ASA Provides Update On Its Discussions with EU on Biotech Seed
American Soybean Association (ASA) First Vice President Steve Wellman traveled to the European Union (EU) to discuss the approval process for seed traits developed through biotechnology.
This mission is part of the organization's biotech outreach and advocacy efforts that come from the direction of ASA's Biotech Working Group, a coalition of industry trait providers and grower leaders of USB, USEEC and ASA.
"Our general focus was on the EU biotech trait approval process," Wellman said. "ASA wants to avoid trade interruptions and assure U.S. imported soybeans have unfettered access into the EU market."
Wellman met with associations representing grain traders, processors, food retailers, livestock feed manufacturers, farmers interested in cultivating biotech crops, and Europa BIO. Government related meetings were held with the Danish Ag Council, and with Maurice House and Elisa Wagner of the U.S. Department of Agriculture's Foreign Agricultural Service (FAS). During a luncheon discussion hosted by MEP (Member of the European Parliament) Britta Reimers from Germany, Wellman provided a biotech overview to the 30 key MEPs, staff advisors and industry who attended.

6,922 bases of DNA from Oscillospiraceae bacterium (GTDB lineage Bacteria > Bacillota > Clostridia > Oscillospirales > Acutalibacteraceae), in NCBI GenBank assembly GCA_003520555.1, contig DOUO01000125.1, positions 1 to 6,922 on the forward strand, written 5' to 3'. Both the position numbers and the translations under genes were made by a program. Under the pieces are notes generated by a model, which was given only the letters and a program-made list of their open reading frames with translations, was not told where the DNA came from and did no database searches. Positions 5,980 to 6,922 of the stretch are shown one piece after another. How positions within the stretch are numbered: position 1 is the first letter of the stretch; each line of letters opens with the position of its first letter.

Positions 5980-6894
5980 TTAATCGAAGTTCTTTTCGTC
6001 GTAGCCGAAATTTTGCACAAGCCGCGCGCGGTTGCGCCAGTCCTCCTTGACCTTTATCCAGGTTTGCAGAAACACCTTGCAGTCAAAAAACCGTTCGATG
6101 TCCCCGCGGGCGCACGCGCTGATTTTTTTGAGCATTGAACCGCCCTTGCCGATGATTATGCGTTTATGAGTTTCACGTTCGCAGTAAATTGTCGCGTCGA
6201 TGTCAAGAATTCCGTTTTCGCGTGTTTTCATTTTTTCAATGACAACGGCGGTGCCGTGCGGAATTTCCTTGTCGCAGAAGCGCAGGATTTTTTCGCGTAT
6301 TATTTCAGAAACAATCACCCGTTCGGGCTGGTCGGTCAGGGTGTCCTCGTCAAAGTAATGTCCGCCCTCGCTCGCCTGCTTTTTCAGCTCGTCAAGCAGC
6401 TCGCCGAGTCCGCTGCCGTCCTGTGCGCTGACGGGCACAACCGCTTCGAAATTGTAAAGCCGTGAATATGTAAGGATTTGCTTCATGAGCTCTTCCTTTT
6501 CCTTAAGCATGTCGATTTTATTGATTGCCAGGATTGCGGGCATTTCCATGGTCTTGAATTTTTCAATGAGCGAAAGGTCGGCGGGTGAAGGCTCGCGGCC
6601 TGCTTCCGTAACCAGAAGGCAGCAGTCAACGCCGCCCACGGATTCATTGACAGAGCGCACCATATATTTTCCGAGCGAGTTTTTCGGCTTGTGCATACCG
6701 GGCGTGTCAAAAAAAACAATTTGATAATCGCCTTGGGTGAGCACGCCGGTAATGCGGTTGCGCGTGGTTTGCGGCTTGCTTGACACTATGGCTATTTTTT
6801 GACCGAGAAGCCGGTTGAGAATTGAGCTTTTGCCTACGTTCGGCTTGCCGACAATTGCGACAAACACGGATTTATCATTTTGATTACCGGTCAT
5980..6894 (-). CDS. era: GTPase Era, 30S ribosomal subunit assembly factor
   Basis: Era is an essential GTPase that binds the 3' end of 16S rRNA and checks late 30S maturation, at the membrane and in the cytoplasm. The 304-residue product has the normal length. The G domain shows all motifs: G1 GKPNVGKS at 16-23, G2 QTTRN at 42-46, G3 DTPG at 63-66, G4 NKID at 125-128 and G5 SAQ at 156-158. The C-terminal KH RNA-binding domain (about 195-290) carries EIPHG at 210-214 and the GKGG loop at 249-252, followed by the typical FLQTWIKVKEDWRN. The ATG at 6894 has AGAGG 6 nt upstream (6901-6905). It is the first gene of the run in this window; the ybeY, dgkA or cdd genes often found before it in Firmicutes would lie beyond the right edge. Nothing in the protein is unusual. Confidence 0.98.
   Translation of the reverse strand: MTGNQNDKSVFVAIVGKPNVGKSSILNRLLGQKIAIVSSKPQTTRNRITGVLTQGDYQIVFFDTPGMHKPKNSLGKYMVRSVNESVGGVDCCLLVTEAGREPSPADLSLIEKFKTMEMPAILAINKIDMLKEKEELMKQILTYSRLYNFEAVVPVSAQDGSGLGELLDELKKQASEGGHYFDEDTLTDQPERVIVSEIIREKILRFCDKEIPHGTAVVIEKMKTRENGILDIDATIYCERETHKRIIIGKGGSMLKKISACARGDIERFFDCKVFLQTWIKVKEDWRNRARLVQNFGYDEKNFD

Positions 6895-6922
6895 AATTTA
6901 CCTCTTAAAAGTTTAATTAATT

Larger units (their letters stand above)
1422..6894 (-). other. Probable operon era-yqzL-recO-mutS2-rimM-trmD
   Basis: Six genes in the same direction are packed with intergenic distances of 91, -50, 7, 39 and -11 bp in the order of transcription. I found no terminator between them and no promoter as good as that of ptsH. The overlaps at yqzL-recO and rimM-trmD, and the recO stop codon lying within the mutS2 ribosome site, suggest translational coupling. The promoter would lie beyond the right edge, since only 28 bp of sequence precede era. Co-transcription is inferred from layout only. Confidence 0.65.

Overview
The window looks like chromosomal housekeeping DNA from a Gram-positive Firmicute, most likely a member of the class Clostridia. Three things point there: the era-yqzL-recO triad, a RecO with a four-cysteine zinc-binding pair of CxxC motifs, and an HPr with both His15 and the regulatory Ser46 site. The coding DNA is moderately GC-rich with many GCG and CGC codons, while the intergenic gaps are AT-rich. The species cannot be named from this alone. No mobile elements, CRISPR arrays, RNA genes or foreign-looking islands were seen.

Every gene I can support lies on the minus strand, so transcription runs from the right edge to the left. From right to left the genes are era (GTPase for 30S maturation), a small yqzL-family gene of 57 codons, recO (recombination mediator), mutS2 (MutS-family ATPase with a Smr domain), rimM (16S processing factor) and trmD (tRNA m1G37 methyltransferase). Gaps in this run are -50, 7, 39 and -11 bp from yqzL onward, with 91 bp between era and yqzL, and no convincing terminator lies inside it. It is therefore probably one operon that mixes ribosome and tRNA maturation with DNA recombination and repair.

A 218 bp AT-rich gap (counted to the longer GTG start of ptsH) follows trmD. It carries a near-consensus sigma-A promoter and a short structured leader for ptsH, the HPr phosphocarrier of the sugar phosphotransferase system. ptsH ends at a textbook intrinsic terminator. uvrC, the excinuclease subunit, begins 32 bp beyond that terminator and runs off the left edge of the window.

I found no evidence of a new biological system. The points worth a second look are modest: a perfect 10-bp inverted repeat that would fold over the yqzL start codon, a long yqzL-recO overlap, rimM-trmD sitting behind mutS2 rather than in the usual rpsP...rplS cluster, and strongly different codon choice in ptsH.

Specific discussions covered individual traits, such as the reauthorization of Roundup Ready 1 Soybeans, and the approval of new high-oleic soybeans, which provide oil that is more stable at high cooking temperatures and is healthier than commodity soybean oil. High-oleic is the first stacked-trait soybean seeking EU approval. It contains a stack of Monsanto's Roundup Ready Soybean trait with Pioneer's Plenish high-oleic oil quality trait.
Wellman also participated in the recording of a video interview with FAS for online use to provide information about the benefits of biotechnology, and a briefing and informational meetings with representatives from the U.S. and Brussels office of Pioneer Hi-Bred.
Wellman said the low level presence technical solution for feed is not yet finalized, but it is highly anticipated by EU industry to enter into law this month. When finalized, the feed technical solution will only apply to non-approved traits for which European Food Safety Authority (EFSA) has had an application for 90 days.
"The policy still is zero tolerance, but you can't measure zero, so a .1 percent technical solution was developed," Wellman said. "They don't see it as a long term solution, but it does allow for some tolerance that they have not had before. A desire to gain a technical solution for food was voiced at most of the meetings, which probably will not be brought up until 2012. Of course, if the EU approved these new traits on a more timely basis, the need for a technical solution would diminish."